Four ultrasound sources 190-193 are provided with portals or apertures symmetrically arranged in gaps left between each EM applicator.
A water bolus 32' surrounds the body 176. Between the bolus and the applicators, a cylindrical array of voltage controlled diodes forms an impedance matching dielectric volume 30', of the type described in connection with FIGS. 2-5 supra.
The EM applicators 180-183 are of the type previously described in connection with FIG. 6, except that the planar array of FIG. 6 is bent about an axis parallel to the tangential aperture E-field into a cylinder. Thus, each guide section 180-183 is formed into an arc of a ring. Several such sections may be stacked upon each other to form a longitudinally extended cylindrical applicator system 900, as shown in FIG. 9.
Notice that for low frequency electromagnetic frequencies, the condition a>>λus a<<λem, where λem and λus are respectively the electromagnetic and ultrasound wave lengths. Thus, the electromagnetic aperture can be simultaneously shared by both forms of radiation without the diode array causing appreciable interference to the ultrasound.
In non-invasive microwave hyperthermia cancer therapy, it is important to know the penetration depth limits of radiation which produces local power maxima. For treatment which provides heat at depth at the site of a localized tumor, overheating intervening tissue must be avoided. Two questions are vital to understanding the possibilities and limitations of this type of treatment: "What is the maximum radius of a sphere of biological tissue for which an optimally distributed source will generate as much power at its center as at its surface?" and "What is this optimum source distribution?"
A spherical geometry allows the greatest exposure of a focal target point to sources on the surface for a given minimum depth of lossy medium. Thus, the sphere represents the best possible non-invasive hyperthermia configuration. Although medical applications of heating spherical volumes are limited to only head and body, the knowledge gained from studying this best-case heating geometry aids in the construction of more practical hyperthermia systems.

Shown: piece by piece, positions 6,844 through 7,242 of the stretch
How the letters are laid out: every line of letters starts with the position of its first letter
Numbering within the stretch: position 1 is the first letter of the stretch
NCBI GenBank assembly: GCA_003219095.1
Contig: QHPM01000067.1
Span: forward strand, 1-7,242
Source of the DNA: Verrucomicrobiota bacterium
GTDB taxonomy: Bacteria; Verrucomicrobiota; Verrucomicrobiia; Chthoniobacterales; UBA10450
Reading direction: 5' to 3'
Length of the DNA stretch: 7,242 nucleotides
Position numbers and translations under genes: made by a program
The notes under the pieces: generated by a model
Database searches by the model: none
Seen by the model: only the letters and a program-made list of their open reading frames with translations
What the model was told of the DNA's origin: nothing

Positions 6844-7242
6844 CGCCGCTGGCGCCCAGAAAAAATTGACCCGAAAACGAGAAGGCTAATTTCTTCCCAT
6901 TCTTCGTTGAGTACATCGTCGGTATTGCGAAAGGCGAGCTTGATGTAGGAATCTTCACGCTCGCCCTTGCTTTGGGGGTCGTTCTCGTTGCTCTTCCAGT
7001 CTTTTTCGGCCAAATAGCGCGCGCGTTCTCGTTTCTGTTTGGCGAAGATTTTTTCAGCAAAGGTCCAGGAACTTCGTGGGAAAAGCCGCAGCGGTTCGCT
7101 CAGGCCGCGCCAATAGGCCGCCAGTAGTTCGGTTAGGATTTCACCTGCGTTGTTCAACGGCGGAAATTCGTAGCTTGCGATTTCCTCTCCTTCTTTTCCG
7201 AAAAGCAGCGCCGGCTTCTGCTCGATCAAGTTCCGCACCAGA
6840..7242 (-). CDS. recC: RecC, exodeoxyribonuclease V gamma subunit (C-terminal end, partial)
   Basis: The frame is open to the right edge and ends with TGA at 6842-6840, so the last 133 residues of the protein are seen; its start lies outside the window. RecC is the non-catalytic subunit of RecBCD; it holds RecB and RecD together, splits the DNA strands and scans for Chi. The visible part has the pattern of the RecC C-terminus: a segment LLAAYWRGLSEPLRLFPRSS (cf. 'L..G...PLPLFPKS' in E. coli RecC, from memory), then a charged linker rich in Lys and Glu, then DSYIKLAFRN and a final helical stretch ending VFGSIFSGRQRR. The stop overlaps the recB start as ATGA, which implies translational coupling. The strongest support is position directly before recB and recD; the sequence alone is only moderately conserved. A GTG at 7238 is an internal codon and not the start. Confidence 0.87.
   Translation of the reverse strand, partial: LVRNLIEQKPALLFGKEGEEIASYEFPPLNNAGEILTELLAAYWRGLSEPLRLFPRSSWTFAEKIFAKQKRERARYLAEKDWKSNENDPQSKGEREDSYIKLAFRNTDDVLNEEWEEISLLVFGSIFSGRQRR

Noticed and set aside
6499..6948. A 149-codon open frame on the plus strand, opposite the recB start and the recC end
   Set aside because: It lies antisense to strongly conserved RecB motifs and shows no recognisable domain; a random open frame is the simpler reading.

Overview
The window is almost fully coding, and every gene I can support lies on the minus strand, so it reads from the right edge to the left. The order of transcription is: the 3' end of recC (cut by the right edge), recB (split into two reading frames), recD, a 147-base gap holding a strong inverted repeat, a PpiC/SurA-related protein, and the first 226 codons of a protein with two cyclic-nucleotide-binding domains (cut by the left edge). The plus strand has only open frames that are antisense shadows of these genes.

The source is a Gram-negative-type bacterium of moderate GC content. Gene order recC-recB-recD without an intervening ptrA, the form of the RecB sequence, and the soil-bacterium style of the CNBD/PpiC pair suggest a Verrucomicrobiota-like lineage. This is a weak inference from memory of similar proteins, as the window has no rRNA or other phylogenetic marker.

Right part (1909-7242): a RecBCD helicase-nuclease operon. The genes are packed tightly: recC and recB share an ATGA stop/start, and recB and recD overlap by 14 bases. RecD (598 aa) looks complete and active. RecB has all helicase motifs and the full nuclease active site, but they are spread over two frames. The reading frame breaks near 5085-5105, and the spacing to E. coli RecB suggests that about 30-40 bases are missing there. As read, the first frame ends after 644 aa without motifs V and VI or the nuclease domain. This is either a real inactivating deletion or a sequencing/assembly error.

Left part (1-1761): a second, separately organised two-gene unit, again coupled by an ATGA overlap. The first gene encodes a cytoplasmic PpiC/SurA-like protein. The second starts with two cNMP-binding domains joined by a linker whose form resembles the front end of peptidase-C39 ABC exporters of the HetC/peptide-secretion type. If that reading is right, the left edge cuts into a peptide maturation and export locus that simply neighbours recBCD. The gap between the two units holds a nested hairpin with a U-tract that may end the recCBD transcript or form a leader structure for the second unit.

The development of the optimal solution uses both the surface-current integration formula and the spherical harmonic solutions to the wave equation.
The greatest constructive interference at the center of a sphere results when the polarizations of all the surface sources are parallel: pointing in, say, the z-direction, as shown in FIG. 10. Any additional symmetrical radial component (or, correspondingly, polar-angle component) ends up cancelling itself in the center, and any unsymmetrical components perpendicular to z obviously do not contribute to the z-component.
Integrating these parallel currents on a spherical surface of radius R is straightforward for a uniform distribution (J(r')=δ(r-R)z. Without loss of generality, choose observation points along the z-axis, which lie a distance r from the sphere's center. Using the law of cosines for the source to observer distance in the Green's function integral yields: ##EQU9##
The resulting power in a sphere of muscle tissue, normalized to that at the center, is plotted as a function of radius at θ=π/2 in FIG. 12 for some of the important hyperthermia frequencies. For these plots, k=β·jα, and the values of α and β were obtained for the various frequencies using experimentally derived values of dielectric constant and conductivity. Intersections of the curves with unity determine the maximum allowable radius of tissue that can be heated without overheating the surface.
Although the uniform surface current distribution intuitively seems optimal, additional improvement becomes apparent from a modal viewpoint. The harmonics of a sphere produce an electric field as represented by: ##EQU10##